Before service expanded beyond the call center, it was seen as a necessary expense by the boardroom, and metrics focused on keeping costs low. With their pivot to a source of revenue and driver of loyalty, customer service teams are finding new ways of defining and measuring success.
“We are seeing unprecedented customer service transformation from top-performing companies, with top priorities including moving from being a cost-center to profit center by changing the role of the agent to a trusted advisor," said Natalie Petouhoff, VP of Service Innovation at Salesforce.
While tried-and-true KPIs like case volume and average handle time aren’t going away, they are increasingly being tracked alongside new performance measures that account for the broader customer experience.
Top-tracked metrics for customer service teams include
Customer satisfaction (net promoter score, CSAT, etc.): 80%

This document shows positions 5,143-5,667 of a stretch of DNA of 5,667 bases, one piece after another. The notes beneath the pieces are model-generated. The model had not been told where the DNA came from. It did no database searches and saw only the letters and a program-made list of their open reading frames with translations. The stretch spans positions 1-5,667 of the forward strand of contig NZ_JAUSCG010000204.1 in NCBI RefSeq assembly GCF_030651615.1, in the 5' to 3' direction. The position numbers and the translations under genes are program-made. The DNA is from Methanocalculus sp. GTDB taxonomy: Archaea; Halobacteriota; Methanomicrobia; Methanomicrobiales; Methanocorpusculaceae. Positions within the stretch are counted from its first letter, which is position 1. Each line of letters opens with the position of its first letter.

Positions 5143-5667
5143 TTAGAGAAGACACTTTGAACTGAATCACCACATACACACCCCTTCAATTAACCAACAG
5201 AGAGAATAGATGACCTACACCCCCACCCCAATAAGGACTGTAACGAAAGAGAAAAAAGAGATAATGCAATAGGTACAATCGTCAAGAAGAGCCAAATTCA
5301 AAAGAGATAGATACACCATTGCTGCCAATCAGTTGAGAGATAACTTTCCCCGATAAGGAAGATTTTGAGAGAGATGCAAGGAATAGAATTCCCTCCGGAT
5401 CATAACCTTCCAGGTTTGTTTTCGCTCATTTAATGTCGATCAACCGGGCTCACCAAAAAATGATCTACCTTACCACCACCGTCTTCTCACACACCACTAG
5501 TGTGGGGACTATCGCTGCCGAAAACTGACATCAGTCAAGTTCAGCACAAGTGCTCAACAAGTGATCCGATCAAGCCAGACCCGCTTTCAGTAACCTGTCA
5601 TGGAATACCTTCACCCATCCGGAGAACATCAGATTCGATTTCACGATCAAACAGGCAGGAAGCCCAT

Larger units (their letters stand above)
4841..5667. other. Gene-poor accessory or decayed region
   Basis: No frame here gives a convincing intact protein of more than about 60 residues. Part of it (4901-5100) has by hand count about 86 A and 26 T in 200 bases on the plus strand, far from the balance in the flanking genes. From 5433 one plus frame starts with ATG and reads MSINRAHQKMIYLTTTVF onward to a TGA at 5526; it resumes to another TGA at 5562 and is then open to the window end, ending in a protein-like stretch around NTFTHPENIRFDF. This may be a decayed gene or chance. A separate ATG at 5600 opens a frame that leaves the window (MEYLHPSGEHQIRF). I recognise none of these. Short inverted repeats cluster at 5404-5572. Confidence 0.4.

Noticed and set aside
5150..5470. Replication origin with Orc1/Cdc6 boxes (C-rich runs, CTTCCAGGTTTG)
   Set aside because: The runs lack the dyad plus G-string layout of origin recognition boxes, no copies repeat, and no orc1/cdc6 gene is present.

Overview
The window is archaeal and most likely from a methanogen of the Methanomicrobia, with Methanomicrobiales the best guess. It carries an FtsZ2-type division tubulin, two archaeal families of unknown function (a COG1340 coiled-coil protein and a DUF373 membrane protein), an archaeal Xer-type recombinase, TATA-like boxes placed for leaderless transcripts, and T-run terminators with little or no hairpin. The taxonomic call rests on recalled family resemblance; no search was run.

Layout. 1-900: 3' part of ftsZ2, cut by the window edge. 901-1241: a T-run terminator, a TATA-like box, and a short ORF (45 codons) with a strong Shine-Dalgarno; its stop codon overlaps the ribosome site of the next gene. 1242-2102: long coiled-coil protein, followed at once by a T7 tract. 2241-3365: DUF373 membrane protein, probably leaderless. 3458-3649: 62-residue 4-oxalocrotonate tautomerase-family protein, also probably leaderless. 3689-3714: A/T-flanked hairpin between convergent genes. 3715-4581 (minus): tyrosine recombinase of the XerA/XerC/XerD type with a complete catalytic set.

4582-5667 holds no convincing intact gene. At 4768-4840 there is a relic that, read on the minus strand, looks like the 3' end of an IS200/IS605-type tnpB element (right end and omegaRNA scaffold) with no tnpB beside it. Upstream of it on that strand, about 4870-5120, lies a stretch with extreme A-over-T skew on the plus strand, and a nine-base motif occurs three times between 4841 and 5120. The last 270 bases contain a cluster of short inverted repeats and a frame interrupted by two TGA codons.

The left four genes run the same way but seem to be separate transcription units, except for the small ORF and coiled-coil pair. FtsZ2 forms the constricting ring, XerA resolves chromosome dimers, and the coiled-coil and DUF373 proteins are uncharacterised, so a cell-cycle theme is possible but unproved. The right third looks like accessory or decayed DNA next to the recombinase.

Employee experience: 75%
Average handle time (AHT): 70%
Other tips to improve customer service
1. Customers want transaction transparency
As a customer navigates your online store, will they see a clear reason why a sitewide sale isn’t being applied to their order? Can they easily access information about delivery timeframes and returns? Will they be able to understand when and how discounts can be applied?
If the answer to any of these or similar questions is “no,” then you may be coming up short on the customer service front — and could be sacrificing sales as a result.
When it comes to providing information, it’s always better to err on the side of caution. Providing a clear FAQ page is a start, but the most successful online companies take it further by offering guidance and direction along the way, and making sure not to hide any pertinent information that the customer may find useful.
In brick-and-mortar stores, things are handled slightly differently. In this case, good customer service hinges on signage and verbal communication. The last thing you want is for a customer to make incorrect assumptions while in your store. If you’ve adopted a no-return policy for certain items, for example, this should be made clear to customers before they purchase. Also, don’t expect customers to read the fine print; any important data should be shared upfront — if there's transparency throughout the transaction, you'll minimize surprises on both ends.